Motive power batteries for forklifts and other material handling equipment typically look very similar, with no differentiation of design or exterior features. Their technical specifications, like voltage and Ah capacity, are required to comply with the standard requirements of the host vehicles. However, there is often a significant price difference between different brands, which stems from the functionality of the battery management system (BMS), but also from other parts of the “total product”: delivery and installation; options for integration with the forklift and charger; and the availability of support, service, and parts.
What helps cheaper batteries stay cheap?
Cheap overseas labor can be a major factor in the US retail price when the production volume is large, but this is not the case for the relatively niche forklift lithium battery market. Transportation costs and longer lead times are leveling out this advantage. What is it, then?
First and foremost, it is the limited functionality provided by a basic-level BMS. In our latest article focusing on the key factors extending the cycle life of a lithium battery, we argued that an advanced BMS plays a major role in preventing battery degradation by providing real-time diagnostics, equalizing the charge of individual cells, and safeguarding and optimizing the charge and discharge processes. A standard, off-the-shelf BMS with no adjustment for use in material handling and no advanced functions may give a price advantage, but also cause a lot of headaches to battery users.
An inexpensive battery bought online from overseas, as you’ll see in the real-life example provided by PAPÉ’s Motive Power Regional Manager and top expert John Perazzo below, arrives at your door as if a forklift battery is as easy to install as a AAA battery in a TV remote. It is not. Not only does it require a second forklift or crane to remove the old battery, but a trained technician is required to properly connect and run tests on the battery, including connectivity, safety, and operation checks. On the other hand, installation and setup costs are typically included in the price of a US battery brand.
Taking into account the potential service needs, the labor costs of initial installation will add up going forward.
What is not included in the lower price, is the cost of downtime: in the best-case scenario, it equals the rental costs while you wait for spare parts to arrive. In the worst case, when the replacement is not quickly available, it equals the cost of business operation downtime.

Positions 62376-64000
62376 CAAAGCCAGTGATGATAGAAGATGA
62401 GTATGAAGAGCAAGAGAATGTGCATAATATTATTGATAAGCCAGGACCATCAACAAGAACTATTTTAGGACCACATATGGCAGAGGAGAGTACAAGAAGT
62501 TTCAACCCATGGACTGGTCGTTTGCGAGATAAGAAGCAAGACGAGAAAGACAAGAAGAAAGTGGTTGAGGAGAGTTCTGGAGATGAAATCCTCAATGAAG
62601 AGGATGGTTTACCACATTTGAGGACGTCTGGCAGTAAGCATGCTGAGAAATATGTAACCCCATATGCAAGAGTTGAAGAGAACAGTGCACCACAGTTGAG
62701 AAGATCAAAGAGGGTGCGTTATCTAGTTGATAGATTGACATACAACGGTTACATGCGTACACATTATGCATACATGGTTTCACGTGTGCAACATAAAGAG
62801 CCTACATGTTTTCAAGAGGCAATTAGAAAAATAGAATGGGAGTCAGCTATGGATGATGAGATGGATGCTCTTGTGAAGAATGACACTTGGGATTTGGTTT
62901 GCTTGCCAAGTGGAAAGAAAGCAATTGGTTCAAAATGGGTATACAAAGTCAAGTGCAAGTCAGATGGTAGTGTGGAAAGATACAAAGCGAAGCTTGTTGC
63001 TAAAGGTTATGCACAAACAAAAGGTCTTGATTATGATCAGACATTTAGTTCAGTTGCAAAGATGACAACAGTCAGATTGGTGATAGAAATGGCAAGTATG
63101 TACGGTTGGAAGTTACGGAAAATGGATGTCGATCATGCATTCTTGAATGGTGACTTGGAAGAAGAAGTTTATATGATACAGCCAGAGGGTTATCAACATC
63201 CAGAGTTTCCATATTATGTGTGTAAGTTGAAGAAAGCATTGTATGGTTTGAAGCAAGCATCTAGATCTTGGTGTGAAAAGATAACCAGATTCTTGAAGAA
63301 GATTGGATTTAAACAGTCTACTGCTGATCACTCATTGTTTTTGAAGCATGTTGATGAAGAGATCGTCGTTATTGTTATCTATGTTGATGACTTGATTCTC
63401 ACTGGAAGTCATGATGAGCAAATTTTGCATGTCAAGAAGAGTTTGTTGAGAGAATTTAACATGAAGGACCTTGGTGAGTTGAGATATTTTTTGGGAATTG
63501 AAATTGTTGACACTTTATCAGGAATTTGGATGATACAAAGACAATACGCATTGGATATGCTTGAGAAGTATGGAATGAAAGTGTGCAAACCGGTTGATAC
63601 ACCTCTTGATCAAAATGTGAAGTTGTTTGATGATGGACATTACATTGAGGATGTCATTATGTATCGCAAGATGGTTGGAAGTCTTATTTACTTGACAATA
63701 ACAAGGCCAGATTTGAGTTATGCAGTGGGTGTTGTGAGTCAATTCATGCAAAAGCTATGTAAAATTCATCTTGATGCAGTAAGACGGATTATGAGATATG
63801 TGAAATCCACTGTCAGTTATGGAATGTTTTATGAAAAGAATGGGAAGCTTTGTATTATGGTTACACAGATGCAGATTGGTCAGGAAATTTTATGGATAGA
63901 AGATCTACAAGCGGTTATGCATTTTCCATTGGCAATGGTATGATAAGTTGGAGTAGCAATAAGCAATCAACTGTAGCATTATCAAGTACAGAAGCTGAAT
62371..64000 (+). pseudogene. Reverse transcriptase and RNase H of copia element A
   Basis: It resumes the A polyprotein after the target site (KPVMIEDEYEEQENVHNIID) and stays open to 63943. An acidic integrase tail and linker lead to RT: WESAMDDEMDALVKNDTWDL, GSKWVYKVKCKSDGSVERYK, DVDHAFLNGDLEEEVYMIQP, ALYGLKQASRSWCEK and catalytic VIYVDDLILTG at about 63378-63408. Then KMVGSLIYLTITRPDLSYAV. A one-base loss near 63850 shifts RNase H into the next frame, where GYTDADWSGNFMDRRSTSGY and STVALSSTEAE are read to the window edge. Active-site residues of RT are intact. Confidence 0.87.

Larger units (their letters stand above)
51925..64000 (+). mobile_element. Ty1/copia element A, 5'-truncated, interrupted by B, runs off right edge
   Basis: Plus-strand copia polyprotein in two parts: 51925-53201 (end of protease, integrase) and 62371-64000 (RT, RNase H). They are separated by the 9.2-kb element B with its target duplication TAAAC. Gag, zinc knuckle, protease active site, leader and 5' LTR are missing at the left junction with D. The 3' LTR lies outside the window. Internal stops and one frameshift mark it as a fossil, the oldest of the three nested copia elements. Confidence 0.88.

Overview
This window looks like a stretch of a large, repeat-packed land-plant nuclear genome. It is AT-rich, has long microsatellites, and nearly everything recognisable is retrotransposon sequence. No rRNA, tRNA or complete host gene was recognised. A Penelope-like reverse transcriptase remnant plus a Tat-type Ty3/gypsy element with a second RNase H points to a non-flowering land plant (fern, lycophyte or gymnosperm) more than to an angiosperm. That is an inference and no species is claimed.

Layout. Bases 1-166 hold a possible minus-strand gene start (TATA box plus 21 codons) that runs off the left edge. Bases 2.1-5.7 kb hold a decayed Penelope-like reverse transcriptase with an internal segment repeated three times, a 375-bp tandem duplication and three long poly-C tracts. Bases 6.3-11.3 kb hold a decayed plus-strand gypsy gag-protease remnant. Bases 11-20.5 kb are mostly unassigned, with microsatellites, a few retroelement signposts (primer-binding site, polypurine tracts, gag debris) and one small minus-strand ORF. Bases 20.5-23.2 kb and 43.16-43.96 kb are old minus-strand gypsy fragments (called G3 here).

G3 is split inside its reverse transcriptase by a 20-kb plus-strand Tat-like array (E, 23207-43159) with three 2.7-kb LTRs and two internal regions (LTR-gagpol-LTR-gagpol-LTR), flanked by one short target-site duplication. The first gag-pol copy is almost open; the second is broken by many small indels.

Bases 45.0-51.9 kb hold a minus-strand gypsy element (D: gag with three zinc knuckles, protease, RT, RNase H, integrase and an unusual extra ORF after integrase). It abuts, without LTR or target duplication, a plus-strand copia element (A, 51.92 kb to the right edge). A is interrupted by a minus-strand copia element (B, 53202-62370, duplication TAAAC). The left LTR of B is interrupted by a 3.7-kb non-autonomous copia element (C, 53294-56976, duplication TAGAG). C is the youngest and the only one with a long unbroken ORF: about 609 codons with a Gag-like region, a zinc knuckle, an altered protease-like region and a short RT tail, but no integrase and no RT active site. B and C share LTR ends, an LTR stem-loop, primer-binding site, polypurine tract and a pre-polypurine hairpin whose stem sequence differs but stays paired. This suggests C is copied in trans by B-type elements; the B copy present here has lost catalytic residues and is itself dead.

An online purchase of a lead-acid battery that went wrong
Here is the story as it was told by John Perazzo, the motive power expert. PAPÉ had a customer in San Francisco for whom they quoted a replacement battery for a 5000-pound electric forklift. The customer called in to say PAPÉ’s offer was $2,000 higher than “the internet guy” and so PAPÉ lost the bid.
A month later, the customer received a battery via a common carrier and was unable to install it because the old battery in his forklift was dead. Had he placed the order through PAPÉ, the new battery would have been delivered and installed, and the old battery would have been removed and properly disposed of, all included in the price. Instead, the customer needed to pay PAPÉ $450 for the installation.
About 90 days later, this customer had a cell failure, contacted the manufacturer, and a replacement cell was shipped to him. This was another $500 service call for PAPÉ to come and have the cell installed.
Meanwhile, the customer’s only forklift was down again while he waited for the cell. He ended up paying $900 for a rental. Not to mention the headache and downtime he experienced and the time spent overcoming these hurdles.
“So we were $2000 more expensive up front, so he bought (a battery) from the internet,” says John Perazzo. “Once it was all said and done, the customer expressed the understanding of having local support for a product and that he wouldn’t make that mistake again.”
The technical specifications, size, weight, connectors, controls, and exterior design may be almost identical for industrial batteries from different brands. However, it is risky to treat industrial batteries as a commodity. The key differences are in the mechanical and electrical design, electronics and software, as well as in the level of local support and parts availability. To choose an industrial battery, operators need to understand the benefits and trade-offs of the total product to avoid painful losses with potential downtime and extra labor costs.
About the Author:
Maxim Khabur is a Director of Marketing at OneCharge, one of the US leading manufacturers of lithium industrial batteries, and a Chairman of the Advanced Energy Council, representing a group of companies – members of the MHI.org (Materials Handling Industry) Association.